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More efficient hybrid nanowire–nanoparticle palladium catalyst

By Maja Bosanac
9 March 2014

riken-palladium-catalyst-1Development of highly active and reusable solid catalysts based on precious metals, such as palladium (Pd), is crucial not only for organic syntheses but also for chemical and pharmaceutical processes. These rare and expensive catalytic materials are widely used in industry, so it is of great importance to find ways to minimize their consumption. Researchers at the RIKEN Institute have developed a nanostructured catalyst that makes extremely efficient use of trace amounts of catalytic palladium.

There are many ways to utilize more efficient catalytic transformations. One approach is to reduce the volume of the reaction from macroscopic to microscopic scale by using microscale reactors. In that way, reagents are better directed to the catalyst’s active sites and increase efficiency of the reaction. Another approach involves attaching heterogeneous catalysts to materials that contain numerous tiny pores, such as mesoporous silica.

Although the catalysts exhibit such ‘nanospace’ reaction zones, the research team at the RIKEN Center for Sustainable Resource Science, led by Yoichi Yamada, has realized that existing designs are not suitable for passing large volumes of reagents. Researchers then turned to silicon nanowire arrays that are commonly used in optoelectronics, fuel cells and solar cells.

They developed the silicon nanowire array-stabilized palladium nanoparticle catalyst (SiNA-Pd). Firstly, they constructed a dense forest of nanowires projecting upward from a silicon wafer and then immobilized catalytic palladium nanoparticles on the upper part of the array. The hybrid catalysts are equipped with confined nano-size reaction fields surrounded by a lot of Pd nanoparticles on the square centimeter sized silicon wafer which should provide plenty of reaction capacity.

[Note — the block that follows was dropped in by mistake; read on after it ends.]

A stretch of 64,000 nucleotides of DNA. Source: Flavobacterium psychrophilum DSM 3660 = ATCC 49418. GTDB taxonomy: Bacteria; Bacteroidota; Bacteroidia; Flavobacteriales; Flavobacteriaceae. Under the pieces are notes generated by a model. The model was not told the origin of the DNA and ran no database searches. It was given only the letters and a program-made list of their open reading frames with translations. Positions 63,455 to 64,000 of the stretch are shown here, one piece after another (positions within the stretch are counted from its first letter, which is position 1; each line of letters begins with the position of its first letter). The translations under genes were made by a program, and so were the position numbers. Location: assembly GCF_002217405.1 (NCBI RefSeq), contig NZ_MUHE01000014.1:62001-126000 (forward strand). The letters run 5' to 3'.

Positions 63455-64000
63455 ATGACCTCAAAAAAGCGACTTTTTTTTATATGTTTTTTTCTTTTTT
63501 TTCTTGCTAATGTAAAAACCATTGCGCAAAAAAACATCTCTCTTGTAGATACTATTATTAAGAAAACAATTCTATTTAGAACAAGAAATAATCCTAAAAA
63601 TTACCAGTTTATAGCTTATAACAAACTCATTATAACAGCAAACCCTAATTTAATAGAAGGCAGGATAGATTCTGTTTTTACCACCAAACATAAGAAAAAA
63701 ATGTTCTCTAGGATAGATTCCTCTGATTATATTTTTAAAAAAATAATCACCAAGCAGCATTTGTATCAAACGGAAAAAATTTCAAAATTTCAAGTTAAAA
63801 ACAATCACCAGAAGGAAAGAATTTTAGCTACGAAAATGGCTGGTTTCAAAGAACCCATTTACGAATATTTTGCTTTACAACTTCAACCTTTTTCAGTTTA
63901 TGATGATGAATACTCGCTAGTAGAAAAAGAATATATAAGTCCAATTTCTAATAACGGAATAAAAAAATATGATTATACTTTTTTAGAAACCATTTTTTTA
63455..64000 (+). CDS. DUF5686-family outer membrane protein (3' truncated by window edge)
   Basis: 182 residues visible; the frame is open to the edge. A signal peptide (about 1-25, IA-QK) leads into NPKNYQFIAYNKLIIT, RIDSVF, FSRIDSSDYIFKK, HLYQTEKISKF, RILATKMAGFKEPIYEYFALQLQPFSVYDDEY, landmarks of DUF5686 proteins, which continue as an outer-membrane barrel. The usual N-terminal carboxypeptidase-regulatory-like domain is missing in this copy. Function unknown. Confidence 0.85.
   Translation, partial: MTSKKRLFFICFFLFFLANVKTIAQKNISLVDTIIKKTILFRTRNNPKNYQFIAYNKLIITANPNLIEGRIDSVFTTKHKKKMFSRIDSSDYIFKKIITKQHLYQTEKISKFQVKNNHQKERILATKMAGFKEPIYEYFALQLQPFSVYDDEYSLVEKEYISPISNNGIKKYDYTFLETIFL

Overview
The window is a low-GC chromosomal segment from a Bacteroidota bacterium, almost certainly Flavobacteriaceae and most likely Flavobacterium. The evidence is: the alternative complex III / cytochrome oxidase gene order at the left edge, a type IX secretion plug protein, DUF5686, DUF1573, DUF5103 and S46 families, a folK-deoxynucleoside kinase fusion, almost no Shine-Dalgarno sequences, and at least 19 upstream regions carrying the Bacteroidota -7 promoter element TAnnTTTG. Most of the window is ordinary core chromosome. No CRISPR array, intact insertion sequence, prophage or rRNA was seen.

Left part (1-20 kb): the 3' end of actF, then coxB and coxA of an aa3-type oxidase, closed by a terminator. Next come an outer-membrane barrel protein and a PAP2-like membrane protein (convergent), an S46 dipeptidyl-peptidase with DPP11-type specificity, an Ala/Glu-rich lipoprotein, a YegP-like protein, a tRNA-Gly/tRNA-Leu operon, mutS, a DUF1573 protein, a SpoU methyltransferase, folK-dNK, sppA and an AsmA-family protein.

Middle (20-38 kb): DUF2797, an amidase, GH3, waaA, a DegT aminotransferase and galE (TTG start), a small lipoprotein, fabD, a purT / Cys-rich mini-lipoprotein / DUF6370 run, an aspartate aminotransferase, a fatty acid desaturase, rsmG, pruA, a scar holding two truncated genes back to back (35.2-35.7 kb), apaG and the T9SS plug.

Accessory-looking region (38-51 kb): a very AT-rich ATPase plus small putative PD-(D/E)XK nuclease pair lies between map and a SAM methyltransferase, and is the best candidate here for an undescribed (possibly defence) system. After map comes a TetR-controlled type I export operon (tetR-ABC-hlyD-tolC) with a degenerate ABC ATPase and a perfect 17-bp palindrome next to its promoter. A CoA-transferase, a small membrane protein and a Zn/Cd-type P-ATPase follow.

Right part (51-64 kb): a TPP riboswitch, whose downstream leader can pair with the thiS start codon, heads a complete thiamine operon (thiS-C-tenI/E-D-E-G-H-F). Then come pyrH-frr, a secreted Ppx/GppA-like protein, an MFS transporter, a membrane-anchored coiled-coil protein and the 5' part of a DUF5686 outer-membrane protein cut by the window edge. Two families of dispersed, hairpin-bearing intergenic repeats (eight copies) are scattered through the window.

The research team has found that SiNA-Pd have high activity in Mizoroki-Heck coupling – a palladium-catalyzed carbon-carbon bond forming process which is widely used in the synthesis of pharmaceuticals and agricultural chemicals.  Many coupling reactions preceded with perfect efficiency, even at small concentrations of Pd. Researchers have found that SiNA-Pd efficiently promoted other Pd-catalyzed reactions, such as carbon-hydrogen bond modifications.

Furthermore, SiNa-Pd has displayed flexibility on various scales. Larger-scale Mizoroki-Heck reaction experiments revealed that SiNa-Pd catalyzed over two million coupling reactions, at a rate of 40,000 per hour, without losing catalytic activity. That is the highest turnover ever recorded for this reaction with immobilized catalysts.

Yamada notes that this reusability may stem from two synergistic factors: nanospaces on the silicon array that efficiently trap palladium nanoparticles and favorable chemical interactions between silicon and palladium that stabilize nanoparticle immobilization.

RIKEN research team plans to examine industrial applications of this highly active and reusable novel catalytic platform, as well as light-medited chemical transformations that take advantage of the silicon nanowire’s optical activity.

For more information, you can read the article published in the Angewandte Chemie International Edition: “A Palladium-Nanoparticle and Silicon-Nanowire-Array Hybrid: A Platform for Catalytic Heterogeneous Reactions” [935KB PDF].

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